The nexus 7 is Google's second generation 7 inch Android tablet, and it sells for just a little bit more than the first generation model. Like the first Nexus, it's still reasonably priced given the very good hardware, and the WiFi 16 gig version is $229, while the 32 gig model is $269. Google says an unlocked $359 4G LTE model will follow later that's compatible with Verizon, AT&T and T-Mobile 4G LTE. The tablet's full HD IPS display is the centerpiece in terms of hardware and the pure Android Jelly Bean 4.3 OS that will get updates first is the software highlight. The tablet has a 5MP rear camera, a front camera, dual band WiFi, Bluetooth, GPS and NFC.
When the first Nexus 7 shipped, we were impressed with its display and speed-- amazing how quickly technology moves. Now the elder Nexus 7's resolution is just average and it's not the speediest tablet on the block, though Google's frequent OS updates often didn't sit well with old Nexus 7 and caused some of its performance issues (not the norm, usually OS updates make Nexus products even better). With faster RAM, TRIM support to keep storage speedy and engineering experience behind it, we expect the new Nexus 7 to fare better in the long run.
The 2013 Nexus 7 isn't a flashy looking tablet, in fact its minimalist design won't offend anyone, but I doubt it will excite anyone either. The black plastic back has a matte finish that's not as grippy or interesting as the stippled soft touch material covering the first Nexus 7, but it's still not likely to slip out of your hand. It's also easier to hold since it's narrower than the first Nexus 7, and you won't feel like you're palming a basketball when you hold it with one hand. The tablet is well made and doesn't look cheap. Asus manufacturers the new model, and they made the last generation Nexus 7.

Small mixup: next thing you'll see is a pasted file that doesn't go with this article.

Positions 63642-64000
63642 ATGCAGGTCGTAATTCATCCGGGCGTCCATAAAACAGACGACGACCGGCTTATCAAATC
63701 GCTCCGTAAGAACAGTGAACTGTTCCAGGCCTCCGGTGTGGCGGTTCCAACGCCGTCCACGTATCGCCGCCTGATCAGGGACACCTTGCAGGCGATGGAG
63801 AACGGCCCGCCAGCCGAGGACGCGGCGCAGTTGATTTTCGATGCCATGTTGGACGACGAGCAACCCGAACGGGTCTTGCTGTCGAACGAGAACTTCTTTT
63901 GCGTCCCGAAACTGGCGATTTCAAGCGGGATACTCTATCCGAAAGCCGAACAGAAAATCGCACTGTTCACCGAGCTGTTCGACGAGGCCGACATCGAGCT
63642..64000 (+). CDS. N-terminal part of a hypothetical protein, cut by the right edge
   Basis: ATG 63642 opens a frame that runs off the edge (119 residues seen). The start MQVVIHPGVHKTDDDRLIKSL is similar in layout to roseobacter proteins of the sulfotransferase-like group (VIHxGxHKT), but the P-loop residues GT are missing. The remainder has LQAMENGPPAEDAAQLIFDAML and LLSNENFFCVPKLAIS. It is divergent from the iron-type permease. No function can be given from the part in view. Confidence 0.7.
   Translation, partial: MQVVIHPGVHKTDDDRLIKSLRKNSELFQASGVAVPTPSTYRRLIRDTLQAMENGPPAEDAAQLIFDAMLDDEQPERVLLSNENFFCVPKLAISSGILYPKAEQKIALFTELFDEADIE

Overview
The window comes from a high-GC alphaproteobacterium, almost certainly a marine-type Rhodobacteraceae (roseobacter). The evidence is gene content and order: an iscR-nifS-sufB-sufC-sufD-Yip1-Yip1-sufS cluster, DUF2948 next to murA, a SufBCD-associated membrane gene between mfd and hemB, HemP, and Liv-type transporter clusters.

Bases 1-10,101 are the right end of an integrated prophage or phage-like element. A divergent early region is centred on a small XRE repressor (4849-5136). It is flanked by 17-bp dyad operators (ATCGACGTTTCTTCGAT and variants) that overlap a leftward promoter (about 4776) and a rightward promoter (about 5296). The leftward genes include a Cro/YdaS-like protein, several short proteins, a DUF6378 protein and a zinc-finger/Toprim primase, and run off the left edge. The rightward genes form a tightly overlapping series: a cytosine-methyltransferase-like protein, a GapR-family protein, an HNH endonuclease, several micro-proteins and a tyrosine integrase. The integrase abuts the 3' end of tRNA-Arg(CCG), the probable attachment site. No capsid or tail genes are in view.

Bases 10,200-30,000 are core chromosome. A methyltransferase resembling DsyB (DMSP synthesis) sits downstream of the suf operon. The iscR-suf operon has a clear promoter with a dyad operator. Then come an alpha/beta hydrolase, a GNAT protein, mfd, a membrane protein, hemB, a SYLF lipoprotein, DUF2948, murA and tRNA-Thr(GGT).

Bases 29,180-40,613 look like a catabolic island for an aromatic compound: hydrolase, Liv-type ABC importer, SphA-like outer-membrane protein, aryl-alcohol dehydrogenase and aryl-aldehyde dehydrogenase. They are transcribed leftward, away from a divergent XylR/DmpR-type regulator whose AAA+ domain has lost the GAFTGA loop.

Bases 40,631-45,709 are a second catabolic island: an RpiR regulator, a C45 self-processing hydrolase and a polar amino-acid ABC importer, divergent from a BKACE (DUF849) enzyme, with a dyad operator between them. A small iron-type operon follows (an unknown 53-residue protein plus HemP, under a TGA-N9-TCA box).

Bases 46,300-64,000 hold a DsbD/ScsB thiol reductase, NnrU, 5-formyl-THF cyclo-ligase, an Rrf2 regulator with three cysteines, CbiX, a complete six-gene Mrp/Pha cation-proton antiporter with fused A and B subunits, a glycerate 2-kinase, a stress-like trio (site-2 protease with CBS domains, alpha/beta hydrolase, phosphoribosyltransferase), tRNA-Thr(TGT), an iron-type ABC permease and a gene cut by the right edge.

The Nexus 7 second gen performs well on benchmarks, and it gets a graphics performance boost from Android 4.3's added support for OpenGL ES 3.0. It has 2 gigs of RAM and 16 or 32 gigs of storage. Google detests removable storage and thus like previous Nexus tablets, it has no microSD card slot. In fact, it doesn't even support mass storage devices like flash drives via a micro USB to USB host OTG adapter, though the app Nexus Media Importer (available on the Google Play Store, no root required) gets mass storage devices working. The tablet runs on a 1.5GHz quad core Snapdragon S4 Pro CPU, much like last year's high end Android phones and the Sony Xperia Tablet Z. It uses the QCT APQ8064 FLO with Adreno 320 graphics, which is a bit tweaked from last year's smartphone offerings and it has updated cores and uses the faster DDR3L RAM rather than DDR2. Does it feel fast and responsive? Yes it does, and the stock Android UI no doubt helps.
Here's our Nexus 7 2013 edition video review. Our full written review will follow shortly.